Finding cheap or free things to do in Queenstown can be tricky and make sticking to your travel budget challenging. So to help you out here are our Bungy Crew’s top local tips that will help stretch your travel dollar further.
Some of the best things in life are free and where better to do them than surrounded by New Zealand’s most magnificent, unspoilt scenery. There are so many activities to do in spectacular Queenstown, it can be near impossible to pack all the adventure in. So be warned you might just have to come back twice!
1) Drive Through Skippers Canyon
Skippers Canyon is a rugged scenic gorge, just north of Queenstown. The canyon is carved out by the Shotover River, one of New Zealand’s richest gold-bearing rivers, and now used for jetboat thrills. Skippers Canyon was also a location for the Ford of Bruinen in Lord of the Rings.
Keep in mind that this road is not for the faint of heart! The website dangerousroads.org labelled Skippers Canyon Rd as “unbelievably scary as it’s totally narrow and difficult to manoeuvre your car“. Skippers Road is mostly one-way, it is narrow and has steep drops of several hundred metres. It is best suited to 4WDs due to uneven terrain and be prepared to reverse if you meet an oncoming car on a narrow section.
At the end of the road is the historic Skippers Suspension Bridge which spans 96m and is 91m above the Shotover River. You can also find several walking tracks in the area on the Department Of Conservation website that retrace the steps of the early miners and the ghost town of Charleston.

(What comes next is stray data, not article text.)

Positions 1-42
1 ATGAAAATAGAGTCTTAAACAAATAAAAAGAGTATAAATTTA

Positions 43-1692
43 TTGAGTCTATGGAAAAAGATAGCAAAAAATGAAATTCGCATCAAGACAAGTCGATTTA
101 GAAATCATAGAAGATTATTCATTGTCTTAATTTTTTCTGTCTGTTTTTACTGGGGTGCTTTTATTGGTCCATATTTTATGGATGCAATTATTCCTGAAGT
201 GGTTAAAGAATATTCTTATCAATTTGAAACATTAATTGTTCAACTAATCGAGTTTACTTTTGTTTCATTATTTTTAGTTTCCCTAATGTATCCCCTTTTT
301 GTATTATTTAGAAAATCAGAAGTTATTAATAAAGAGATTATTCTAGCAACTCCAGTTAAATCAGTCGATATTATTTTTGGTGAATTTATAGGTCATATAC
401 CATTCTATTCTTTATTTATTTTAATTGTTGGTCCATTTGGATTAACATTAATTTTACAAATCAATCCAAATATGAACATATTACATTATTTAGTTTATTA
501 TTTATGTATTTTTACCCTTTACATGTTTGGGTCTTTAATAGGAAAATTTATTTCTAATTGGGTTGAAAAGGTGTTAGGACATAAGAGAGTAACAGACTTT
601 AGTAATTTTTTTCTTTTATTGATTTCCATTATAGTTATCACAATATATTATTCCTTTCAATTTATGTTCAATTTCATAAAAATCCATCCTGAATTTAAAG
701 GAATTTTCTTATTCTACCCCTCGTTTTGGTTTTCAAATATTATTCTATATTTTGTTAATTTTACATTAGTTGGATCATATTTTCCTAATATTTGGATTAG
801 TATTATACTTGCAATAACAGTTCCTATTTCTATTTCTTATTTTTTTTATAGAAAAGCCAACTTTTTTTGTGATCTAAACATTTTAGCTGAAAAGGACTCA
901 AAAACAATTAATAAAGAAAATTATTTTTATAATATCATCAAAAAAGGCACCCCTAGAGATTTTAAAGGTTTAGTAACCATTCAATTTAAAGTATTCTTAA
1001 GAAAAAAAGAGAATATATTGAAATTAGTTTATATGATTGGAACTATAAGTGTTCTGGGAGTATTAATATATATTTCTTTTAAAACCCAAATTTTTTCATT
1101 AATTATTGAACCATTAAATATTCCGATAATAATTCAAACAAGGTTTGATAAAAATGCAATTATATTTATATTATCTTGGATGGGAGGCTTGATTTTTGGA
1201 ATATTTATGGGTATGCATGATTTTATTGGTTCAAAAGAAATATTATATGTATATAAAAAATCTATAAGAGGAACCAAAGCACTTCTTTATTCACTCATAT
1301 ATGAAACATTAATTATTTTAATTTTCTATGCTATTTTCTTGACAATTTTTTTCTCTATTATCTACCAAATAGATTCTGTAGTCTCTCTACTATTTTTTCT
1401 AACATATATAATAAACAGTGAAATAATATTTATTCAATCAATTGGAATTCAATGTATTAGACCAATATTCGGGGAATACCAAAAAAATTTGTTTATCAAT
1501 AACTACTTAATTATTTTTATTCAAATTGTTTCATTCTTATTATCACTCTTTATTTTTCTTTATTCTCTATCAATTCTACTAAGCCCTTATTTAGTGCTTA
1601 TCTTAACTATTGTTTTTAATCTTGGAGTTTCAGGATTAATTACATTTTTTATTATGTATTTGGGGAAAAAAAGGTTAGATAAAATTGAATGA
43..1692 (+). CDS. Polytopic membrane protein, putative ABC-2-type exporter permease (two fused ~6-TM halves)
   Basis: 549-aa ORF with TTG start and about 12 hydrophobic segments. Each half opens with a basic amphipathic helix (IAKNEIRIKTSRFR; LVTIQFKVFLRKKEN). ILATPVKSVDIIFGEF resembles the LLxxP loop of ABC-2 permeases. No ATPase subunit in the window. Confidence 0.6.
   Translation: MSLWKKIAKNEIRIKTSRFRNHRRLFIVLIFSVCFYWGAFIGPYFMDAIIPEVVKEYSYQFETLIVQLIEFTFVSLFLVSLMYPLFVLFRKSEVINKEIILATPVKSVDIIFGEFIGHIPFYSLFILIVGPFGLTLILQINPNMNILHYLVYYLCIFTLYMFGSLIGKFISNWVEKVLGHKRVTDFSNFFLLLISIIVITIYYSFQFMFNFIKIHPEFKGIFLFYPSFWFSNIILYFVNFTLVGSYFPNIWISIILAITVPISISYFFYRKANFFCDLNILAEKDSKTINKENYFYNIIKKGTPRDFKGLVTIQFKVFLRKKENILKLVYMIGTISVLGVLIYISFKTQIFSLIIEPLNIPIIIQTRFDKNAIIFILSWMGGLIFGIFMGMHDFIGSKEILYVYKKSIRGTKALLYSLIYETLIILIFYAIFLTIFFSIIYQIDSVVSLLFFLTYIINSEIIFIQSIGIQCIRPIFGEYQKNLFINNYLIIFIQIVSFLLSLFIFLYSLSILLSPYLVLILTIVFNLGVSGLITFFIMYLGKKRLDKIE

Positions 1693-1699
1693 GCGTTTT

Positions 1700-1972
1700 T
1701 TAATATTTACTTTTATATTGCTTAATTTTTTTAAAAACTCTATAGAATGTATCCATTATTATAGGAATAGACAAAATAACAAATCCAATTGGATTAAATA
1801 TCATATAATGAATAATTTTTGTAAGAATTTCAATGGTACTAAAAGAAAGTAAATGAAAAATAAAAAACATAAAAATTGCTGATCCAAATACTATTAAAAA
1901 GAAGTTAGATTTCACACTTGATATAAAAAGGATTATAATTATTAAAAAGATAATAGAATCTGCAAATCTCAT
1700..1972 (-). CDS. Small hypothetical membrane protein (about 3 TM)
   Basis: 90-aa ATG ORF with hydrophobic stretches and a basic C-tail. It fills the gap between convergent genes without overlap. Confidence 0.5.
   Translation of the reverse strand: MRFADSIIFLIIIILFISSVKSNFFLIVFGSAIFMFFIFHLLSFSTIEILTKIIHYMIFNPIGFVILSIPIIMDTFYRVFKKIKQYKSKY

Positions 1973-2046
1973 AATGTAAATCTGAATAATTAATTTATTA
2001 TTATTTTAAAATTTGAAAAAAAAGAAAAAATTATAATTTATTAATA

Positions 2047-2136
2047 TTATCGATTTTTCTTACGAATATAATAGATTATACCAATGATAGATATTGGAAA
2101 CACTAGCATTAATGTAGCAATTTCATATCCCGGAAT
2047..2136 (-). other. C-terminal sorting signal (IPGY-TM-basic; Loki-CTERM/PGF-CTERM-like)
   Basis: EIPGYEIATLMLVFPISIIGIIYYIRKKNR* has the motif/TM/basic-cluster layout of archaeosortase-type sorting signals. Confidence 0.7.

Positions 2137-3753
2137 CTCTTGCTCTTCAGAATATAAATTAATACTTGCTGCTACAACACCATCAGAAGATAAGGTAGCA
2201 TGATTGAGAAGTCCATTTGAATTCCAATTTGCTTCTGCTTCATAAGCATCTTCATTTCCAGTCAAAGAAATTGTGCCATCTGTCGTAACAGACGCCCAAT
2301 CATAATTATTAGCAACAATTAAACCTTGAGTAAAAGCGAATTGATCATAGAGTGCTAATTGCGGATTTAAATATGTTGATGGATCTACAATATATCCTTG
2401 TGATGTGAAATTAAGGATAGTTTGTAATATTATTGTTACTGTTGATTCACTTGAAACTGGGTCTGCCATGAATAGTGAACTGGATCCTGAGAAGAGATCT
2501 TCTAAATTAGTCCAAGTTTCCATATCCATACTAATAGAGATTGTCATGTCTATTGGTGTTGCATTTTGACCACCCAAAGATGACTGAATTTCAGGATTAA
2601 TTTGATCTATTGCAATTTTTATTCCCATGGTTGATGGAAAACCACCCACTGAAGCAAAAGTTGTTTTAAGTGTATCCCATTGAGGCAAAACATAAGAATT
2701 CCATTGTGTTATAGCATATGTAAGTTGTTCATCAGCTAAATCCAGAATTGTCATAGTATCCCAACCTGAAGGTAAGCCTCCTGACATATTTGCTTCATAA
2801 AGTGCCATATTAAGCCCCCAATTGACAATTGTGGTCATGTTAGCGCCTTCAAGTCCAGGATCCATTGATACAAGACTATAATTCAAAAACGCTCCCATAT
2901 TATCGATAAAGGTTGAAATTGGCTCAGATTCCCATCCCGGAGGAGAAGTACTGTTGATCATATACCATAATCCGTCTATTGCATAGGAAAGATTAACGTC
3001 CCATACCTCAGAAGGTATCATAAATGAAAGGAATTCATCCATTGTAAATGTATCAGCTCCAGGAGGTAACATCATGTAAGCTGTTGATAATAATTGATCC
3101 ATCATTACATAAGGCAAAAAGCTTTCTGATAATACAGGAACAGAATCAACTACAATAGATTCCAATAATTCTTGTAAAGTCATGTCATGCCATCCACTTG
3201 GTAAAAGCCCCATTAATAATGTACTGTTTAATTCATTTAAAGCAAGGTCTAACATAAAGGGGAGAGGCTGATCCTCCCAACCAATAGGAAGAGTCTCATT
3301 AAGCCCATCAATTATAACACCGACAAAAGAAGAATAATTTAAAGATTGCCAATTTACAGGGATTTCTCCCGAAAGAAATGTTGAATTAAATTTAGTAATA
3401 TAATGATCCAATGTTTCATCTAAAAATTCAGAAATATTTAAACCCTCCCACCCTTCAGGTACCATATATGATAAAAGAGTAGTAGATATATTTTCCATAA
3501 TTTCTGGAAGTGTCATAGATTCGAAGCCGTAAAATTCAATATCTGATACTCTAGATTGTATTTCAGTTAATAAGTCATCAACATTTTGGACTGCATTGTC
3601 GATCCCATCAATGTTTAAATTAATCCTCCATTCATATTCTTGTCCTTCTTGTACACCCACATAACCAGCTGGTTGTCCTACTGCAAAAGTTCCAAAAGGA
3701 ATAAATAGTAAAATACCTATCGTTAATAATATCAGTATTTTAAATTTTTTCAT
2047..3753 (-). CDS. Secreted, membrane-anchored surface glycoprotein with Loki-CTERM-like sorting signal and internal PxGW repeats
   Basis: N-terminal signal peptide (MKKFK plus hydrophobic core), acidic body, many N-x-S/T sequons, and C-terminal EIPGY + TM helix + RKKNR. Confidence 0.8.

To get to Skippers Road from Queenstown, follow these directions on Google Maps.
The journey to the start of the road takes around 30 minutes.
NOTE: Check the insurance policy on your rental car first as it may not be covered for travel on unsealed roads.
2) Drive To The Coronet Peak Carpark
If you want to take a less hair-raising drive, you can find equally stunning views stretching of Arrowtown to Lake Wakatipu from the Coronet Peak carpark. Coronet Peak is a popular ski field in the winter months and is 25 minutes from Queenstown by car. This road is sealed all the way to the top and can be driven using a 2WD. Road conditions are generally good but you may require chains in winter so check the Coronet Peak weather forecast in advance.
3) Watch The Jet Boats Pass Underneath Edith Cavell Bridge
The jetboat was invented in New Zealand and kiwis certainly know how to push them to the limit! Jetboats speed through the narrow canyons and perform 360° spins, but you can watch all the action for free from the bridge.
The bridge is an easy 7km drive from central Queenstown. Drive up Shotover Street and head towards Arthurs Point and Coronet Peak. Carry on until you come to the historic one lane ‘Edith Cavell Bridge’
4) Play Frisbee Golf In The Park
Care for something a little more sedate? Frisbee Golf is a fun activity for all the family.
Frisbee golf, as the name suggests, is golf played with frisbees. Queenstown’s Frisbee course has 18 “holes” where you throw the frisbees at targets, which are usually trees or chain baskets. Get your maps, frisbees and scorecards from various sports stores in town.
5) Hang Out at the Liquid Courage Bar at the Kawarau Bungy Centre
Bungy jumping is arguably the biggest adrenalin rush you can have in Queenstown.
Not quite ready to take the plunge, or do you need some liquid courage first? Pull up a chair at the Liquid Courage Bar at the Kawarau Bungy Centre and watch the thrill-seekers as they take their leaps!
The World’s first Commercial Bungy Operation opened right here in 1988. To this day, people take a giant leap off the 43-metre bridge with a Bungy cord attached to their ankles. Co-founder, Henry van Asch describes the experience: “It’s a bizarre physical activity that brings elation and, afterwards, contemplation. It is a very individual thing and engages your psyche. It doesn’t happen in a matter of seconds. It takes some people minutes, hours, days, months or years to jump. When they come out of it they say ‘holy shit’, I can do anything.”